Posts Tagged ‘ ravens ’

A Longhouse Birdhouse: ALEJANDRA PIZARNIK ~

Alejandra Pizarnik



     A single thought cast out words like lifelines at sea. Making love

inside our embrace implied a black light: a darkness that started

gleaming. A rediscovered light, twice extinguished already, yet more

vibrant than a thousand suns. The color of a mausoleum for infants,

the deadened hues of repressed desire, opened up in the savage

room. The rhythm of our bodies disguised the flight of the ravens.

The rhythm of our bodies carved out a space of light inside that light.

A Longhouse Birdhouse: ALEJANDRA PIZARNIK ~.

Crows’ Roost, Hartford, a haibun by Donna Fleischer & Video “Caw vs. Croak: Inside the Calls of Crows and Ravens”

Crows’ Roost, Hartford

Another attempt by man to reach the stars. This time in 1918 Insurance Capital of the world Hartford, CT, when work began on the city’s first skyscraper, the Travelers Tower, named after the Travelers Insurance Company. Workers at the building site raucously complained about the damn noise, the damn bird shit from all those crows. A predator, the Peregrine Falcon, was introduced to drive them off, long before the mid 1900s when DDT put the Peregrine on the endangered species list. Seems the Travelers Peregrine Falcon was formalized into a program in 1997 when the fledgling Amelia, raised in captivity, was brought to the Tower and returned for nesting ever since, until the Spring of 2011. How to know why?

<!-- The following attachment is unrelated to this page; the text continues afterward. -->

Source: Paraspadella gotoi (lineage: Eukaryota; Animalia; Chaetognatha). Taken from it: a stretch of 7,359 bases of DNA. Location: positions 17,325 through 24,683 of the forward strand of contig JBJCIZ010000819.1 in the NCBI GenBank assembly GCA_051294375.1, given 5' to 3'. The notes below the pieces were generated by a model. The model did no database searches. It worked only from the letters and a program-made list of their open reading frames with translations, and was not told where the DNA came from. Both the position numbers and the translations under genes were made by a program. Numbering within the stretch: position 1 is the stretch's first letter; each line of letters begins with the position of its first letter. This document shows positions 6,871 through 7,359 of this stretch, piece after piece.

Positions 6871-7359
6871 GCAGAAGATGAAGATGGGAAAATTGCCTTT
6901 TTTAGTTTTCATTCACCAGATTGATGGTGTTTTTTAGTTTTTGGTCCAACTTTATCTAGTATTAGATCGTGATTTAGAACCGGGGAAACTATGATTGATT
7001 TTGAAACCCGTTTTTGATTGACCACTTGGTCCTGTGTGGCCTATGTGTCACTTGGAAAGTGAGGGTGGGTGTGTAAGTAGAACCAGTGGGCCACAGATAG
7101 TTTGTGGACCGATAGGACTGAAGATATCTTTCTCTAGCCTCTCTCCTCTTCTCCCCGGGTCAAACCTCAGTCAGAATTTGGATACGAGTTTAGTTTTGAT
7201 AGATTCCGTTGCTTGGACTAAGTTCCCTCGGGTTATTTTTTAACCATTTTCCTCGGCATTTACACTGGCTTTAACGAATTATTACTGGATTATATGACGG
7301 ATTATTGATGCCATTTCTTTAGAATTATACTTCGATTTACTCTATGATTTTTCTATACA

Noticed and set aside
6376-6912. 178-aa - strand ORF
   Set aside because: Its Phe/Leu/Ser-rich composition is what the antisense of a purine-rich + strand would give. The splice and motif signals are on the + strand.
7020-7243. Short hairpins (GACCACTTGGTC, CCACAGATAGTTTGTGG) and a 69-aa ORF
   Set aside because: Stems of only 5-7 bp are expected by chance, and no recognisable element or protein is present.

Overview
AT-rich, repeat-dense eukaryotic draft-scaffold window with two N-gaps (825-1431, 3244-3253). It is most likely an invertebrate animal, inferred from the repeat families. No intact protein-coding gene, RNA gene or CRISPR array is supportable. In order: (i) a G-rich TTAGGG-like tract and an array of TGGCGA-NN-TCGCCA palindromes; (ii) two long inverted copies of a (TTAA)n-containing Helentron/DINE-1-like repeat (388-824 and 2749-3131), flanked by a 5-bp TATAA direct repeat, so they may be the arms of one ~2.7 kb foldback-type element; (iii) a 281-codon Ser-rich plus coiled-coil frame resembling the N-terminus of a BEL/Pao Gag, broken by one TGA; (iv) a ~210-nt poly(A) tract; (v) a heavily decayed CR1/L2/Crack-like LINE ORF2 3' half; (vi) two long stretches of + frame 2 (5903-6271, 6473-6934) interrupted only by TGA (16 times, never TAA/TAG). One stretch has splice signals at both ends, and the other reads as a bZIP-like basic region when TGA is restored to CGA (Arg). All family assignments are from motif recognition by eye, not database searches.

And what about those damn crows? These days their roost numbers in the thousands. They have flourished since their 1918 eviction, maybe by making the University of Hartford campus and outlier property abutting Mark Twain Drive and the housing projects their main home. From there they make a daily 35-mile circle, taking in Elizabeth Park, Trinity College, the Hartford Seminary, the West Hartford and Bloomfield Reservoirs, even just over the border into western Massachusetts. I’ve seen them in our travels and very glad to when I do. They post sentries while the community feeds and the oldest eat first. They make a rich language of 150 different sounds, know how to use tools, and possess a fine memory.

on the crow’s wing
early Spring

Donna Fleischer
Contemporary Haibun Online
April 2013, vol 9, no 1

The New Review’s Month in Photography / Guardian UK

Koen-dori, Shibuya (1982) by Masahisha Fukase

The Observer

Masahisa Fukase\’s Ravens

photograph is courtesy of the artist